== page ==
On October 13, 2009, Snowe voted for the Finance Committee's health care reform bill. However, she stated that she might not support the final bill because of reservations.[15] In December 2009, Snowe voted against cloture for two procedural motions and ultimately against the Senate Health Care Reform Bill.[16] Snowe again voted against health care reform when she voted "no" on the Health Care and Education Reconciliation Act of 2010.[17]

Electoral history

Townspeople and businesses in Bethel, Maine created "Olympia" the snow-woman, named after Maine senator Olympia Snowe
Maine U.S. Senate Election 2006
Party Candidate Votes % ±%
Republican Olympia Snowe (incumbent) 405,596 74.41%
Democratic Jean Hay Bright 113,131 20.75%
Independent William H. Slavick 26,222 4.81%
Maine U.S. Senate Election 2000
Party Candidate Votes % ±%
Republican Olympia Snowe (incumbent) 437,689 68.94%
Democratic Mark Lawrence 197,183 31.06%
Maine U.S. Senate Election 1994
Party Candidate Votes % ±%
Republican Olympia Snowe 308,244 60.24%
Democratic Tom Andrews 186,042 36.36%
Independent Plato Truman 17,205 3.36%
Maine's 2nd congressional district election 1992
Party Candidate Votes % ±%
Republican Olympia Snowe (incumbent) 153,022 49.13%
Democratic Patrick K. McGowan 130,824 42.01%
Green Jonathan K. Carter 27,526 8.84%
Maine's 2nd congressional district election 1990
Party Candidate Votes % ±%
Republican Olympia Snowe (incumbent) 121,704 51.02%
Democratic Patrick K. McGowan 116,798 48.97%
Maine's 2nd congressional district election 1988
Party Candidate Votes % ±%
Republican Olympia Snowe (incumbent) 167,226 66.17%
Democratic Kenneth P. Hayes 85,346 33.77%
Maine's 2nd congressional district election 1986
Party Candidate Votes % ±%
Republican Olympia Snowe (incumbent) 148,770 77.32%
Democratic Richard R. Charette 43,614 22.67%
Maine's 2nd congressional district election 1984
Party Candidate Votes % ±%
Republican Olympia Snowe (incumbent) 192,166 75.72%
Democratic Chipman C. Bull 57,347 22.60%
Constitution Kenneth E. Stoddard 4,242 1.67%
Maine's 2nd congressional district election 1982
Party Candidate Votes % ±%
Republican Olympia Snowe (incumbent) 136,075 66.65%
Democratic James Patrick Dunleavy 68,086 33.35%
Maine's 2nd congressional district election 1980
Party Candidate Votes % ±%
Republican Olympia Snowe (incumbent) 186,406 78.50%
Democratic Harold L. Silverman 51,026 21.49%
Maine's 2nd congressional district election 1978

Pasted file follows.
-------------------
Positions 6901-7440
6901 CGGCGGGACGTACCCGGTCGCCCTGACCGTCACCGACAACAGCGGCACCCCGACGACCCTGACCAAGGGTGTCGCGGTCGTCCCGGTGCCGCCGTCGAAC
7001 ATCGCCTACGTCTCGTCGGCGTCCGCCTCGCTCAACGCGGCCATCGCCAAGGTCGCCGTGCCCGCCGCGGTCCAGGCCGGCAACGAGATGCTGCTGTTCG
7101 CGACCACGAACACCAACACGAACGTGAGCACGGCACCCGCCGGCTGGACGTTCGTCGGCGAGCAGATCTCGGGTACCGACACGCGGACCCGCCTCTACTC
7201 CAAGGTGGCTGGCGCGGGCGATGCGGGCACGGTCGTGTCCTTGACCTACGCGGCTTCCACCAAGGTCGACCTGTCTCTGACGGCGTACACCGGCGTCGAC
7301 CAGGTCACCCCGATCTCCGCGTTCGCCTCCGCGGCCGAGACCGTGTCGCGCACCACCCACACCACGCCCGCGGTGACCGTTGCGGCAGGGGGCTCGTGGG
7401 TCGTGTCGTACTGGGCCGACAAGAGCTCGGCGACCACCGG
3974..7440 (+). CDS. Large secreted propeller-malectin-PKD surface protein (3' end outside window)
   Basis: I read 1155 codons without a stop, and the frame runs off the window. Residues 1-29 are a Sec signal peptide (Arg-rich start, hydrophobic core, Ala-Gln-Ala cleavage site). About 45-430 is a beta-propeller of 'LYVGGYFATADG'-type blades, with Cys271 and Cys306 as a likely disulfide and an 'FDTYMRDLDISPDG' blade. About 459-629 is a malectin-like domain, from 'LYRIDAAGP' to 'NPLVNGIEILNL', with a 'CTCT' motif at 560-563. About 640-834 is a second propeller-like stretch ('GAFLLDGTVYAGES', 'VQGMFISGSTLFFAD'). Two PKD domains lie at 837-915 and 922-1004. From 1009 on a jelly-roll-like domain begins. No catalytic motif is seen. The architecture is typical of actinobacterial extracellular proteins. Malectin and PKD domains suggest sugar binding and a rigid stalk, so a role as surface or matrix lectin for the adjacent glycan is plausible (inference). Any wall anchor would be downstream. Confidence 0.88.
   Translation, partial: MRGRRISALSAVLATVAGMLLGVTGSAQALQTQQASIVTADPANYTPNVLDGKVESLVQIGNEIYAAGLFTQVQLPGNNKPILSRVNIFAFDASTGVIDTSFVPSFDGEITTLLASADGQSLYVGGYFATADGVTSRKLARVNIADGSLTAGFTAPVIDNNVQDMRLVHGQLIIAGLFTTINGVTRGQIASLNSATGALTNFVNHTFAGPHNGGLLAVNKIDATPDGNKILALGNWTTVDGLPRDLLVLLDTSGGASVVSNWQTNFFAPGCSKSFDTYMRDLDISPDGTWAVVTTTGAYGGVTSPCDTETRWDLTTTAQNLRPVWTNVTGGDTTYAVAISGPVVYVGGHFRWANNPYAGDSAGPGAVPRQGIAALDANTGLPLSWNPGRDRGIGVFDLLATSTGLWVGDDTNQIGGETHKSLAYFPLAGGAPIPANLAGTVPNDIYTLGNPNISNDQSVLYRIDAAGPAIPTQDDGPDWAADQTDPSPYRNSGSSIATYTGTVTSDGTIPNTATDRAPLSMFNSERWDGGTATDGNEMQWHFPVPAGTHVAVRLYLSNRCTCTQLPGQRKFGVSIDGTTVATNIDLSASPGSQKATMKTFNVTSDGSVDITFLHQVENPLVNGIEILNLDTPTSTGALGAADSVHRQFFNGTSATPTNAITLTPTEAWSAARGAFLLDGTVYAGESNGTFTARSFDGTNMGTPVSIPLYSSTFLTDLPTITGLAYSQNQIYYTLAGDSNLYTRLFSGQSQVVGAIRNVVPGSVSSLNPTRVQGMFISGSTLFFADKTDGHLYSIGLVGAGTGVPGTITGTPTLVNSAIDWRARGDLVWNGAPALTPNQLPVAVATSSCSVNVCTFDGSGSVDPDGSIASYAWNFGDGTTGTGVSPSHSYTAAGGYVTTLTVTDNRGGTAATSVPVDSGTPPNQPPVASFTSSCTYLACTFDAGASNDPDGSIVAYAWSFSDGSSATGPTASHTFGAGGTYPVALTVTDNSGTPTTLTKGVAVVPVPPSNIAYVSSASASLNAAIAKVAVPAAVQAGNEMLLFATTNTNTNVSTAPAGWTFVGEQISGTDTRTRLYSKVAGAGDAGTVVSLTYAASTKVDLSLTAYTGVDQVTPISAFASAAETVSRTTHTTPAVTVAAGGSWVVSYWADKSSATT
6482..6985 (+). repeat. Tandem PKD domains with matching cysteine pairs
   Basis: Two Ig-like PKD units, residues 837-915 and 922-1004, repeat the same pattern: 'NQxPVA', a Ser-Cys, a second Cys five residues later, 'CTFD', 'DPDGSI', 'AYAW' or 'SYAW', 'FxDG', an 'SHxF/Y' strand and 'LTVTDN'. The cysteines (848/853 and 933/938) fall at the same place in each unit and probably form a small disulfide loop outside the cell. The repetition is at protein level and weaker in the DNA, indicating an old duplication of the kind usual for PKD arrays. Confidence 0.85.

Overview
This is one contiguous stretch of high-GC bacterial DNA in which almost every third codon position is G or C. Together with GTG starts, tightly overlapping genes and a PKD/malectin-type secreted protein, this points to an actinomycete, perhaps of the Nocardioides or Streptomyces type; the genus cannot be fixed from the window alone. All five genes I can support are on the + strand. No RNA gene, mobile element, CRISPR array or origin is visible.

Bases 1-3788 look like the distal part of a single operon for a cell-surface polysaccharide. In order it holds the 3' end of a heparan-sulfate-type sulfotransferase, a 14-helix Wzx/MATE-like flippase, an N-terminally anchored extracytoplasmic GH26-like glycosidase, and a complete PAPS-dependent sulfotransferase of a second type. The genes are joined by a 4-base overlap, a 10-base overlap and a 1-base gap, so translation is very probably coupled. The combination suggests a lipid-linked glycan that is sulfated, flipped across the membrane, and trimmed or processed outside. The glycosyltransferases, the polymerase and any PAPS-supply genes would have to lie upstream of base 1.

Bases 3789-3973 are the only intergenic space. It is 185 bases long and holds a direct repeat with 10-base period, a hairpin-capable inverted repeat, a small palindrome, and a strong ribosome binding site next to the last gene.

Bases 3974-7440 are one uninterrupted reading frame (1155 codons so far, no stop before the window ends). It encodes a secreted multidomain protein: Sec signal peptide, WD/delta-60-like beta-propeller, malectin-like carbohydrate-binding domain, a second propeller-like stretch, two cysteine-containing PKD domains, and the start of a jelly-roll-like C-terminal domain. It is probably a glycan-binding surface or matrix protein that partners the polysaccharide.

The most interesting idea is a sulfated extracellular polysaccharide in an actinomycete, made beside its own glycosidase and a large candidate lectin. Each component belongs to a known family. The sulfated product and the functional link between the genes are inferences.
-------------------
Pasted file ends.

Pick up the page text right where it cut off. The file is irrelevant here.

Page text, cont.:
Party Candidate Votes % ±%
Republican Olympia Snowe 87,939 50.82%
Democratic Markham J. Gartley 70,691 40.85%
Independent Frederick W. Whittaker 8,035 4.64%
Independent Eddie Shurtleff 1,923 1.11%
Independent Robert H. Burmeister 1,653 0.96%
Independent Margaret E. Cousins 1,573 0.91%
Independent Robert L. Cousins 1,223 0.71%

See also


  1. ^ "The Centrists". National Journal. 2007-03-03. p. 33. http://nationaljournal.com/voteratings/pdf/06centrists.pdf. Retrieved 2007-04-06. [dead link]
  2. ^ "Olympia J. Snowe: The Caretaker". Time. 2006-04-14. http://www.time.com/time/nation/article/0,8599,1183967,00.html. Retrieved 2007-04-07. 
  3. ^ Battle, Robert. "Ancestries of United States Senators: Olympia Snowe". self-published. http://freepages.genealogy.rootsweb.com/~battle/senators/snowe.htm. Retrieved 2007-04-07. 
  4. ^ Broder, David S. (1997-06-08). "A Real Woman's Issue". Washington Post. http://www.highbeam.com/doc/1P2-725599.html. Retrieved 2007-04-07. 
  5. ^ "Archbishop Demetrios and Other Religious Leaders Testify on Capitol Hill". Hellenic News. 2005-03-16. http://www.hellenicnews.com/readnews.html?newsid=3239&lang=US. Retrieved 2007-04-07. 
  6. ^ [1][dead link]
  7. ^ "8 for ’08" (Press release). The White House Project. 2006-02-16. http://www.thewhitehouseproject.org/newsroom/releases/2006/PressRelease021606.php. Retrieved 2007-04-07. 
  8. ^ Calabresi, Massimo; Perry Bacon Jr. (2006-04-16). "America's 10 Best Senators". Time. http://www.time.com/time/magazine/article/0,9171,1184052,00.html. Retrieved 2007-04-07. 
  9. ^ a b "Senate members who missed votes: 100th Congress". Washington Post. 2009. http://projects.washingtonpost.com/congress/110/senate/vote-missers/. Retrieved February 4, 2009. 
  10. ^ Bell, Tom (2006-04-14). "Snowe aims for GOP road less taken". Portland Press Herald. pp. B1. http://nl.newsbank.com/nl-search/we/Archives?p_product=ME&p_theme=me&p_action=search&p_maxdocs=200&p_topdoc=1&p_text_direct-0=110FF3BD46DCD600&p_field_direct-0=document_id&p_perpage=10&p_sort=YMD_date:D&s_trackval=GooglePM. Retrieved 2007-04-07. 
  11. ^ "How Maine's GOP Senators Are Key to Obama's Agenda". TIME Magazine. 2009-02-12. http://www.time.com/time/politics/article/0,8599,1878942,00.html. 
  12. ^ . Human Rights Campaign. http://www.hrc.org/nov2006/candidates.htm. Retrieved 2011-06-07. 
  13. ^ "Endorsement of John McCain". Youtube. 2007-02-02. http://youtube.com/watch?v=45YN1I89vx0. Retrieved 2007-04-06. 
  14. ^ "Snowe Responds to President’s Outline on the State of the American Economy". Senate Office of Olympia Snowe. 2009-04-14. http://snowe.senate.gov/public/index.cfm?FuseAction=PressRoom.PressReleases&ContentRecord_id=a60ae1aa-802a-23ad-408e-e860673e3982. Retrieved 2009-04-14. 
  15. ^ Republican’s Vote Lifts a Health Bill, but Hurdles Remain, The New York Times, October 14, 2009
  16. ^ [2][dead link]
  17. ^ "U.S. Senate: Legislation & Records Home > Votes > Roll Call Vote". Senate.gov. http://www.senate.gov/legislative/LIS/roll_call_lists/roll_call_vote_cfm.cfm?congress=111&session=2&vote=00105. Retrieved 2010-08-29. 

Further reading

  • Nine & Counting: The Women of the Senate, Boxer, Collins, Snowe et al., ISBN 0-06-095706-9.

External links

United States House of Representatives
Preceded by
William Cohen
Member of the U.S. House of Representatives
from Maine's 2nd congressional district

Succeeded by
John Baldacci
United States Senate
Preceded by
George J. Mitchell
United States Senator (Class 1) from Maine
Served alongside: William Cohen, Susan Collins
Political offices
Preceded by
John Kerry
Chairman of the Senate Small Business Committee
Succeeded by
John Kerry
United States order of precedence
Preceded by
James Inhofe
United States Senators by seniority
Succeeded by
Jon Kyl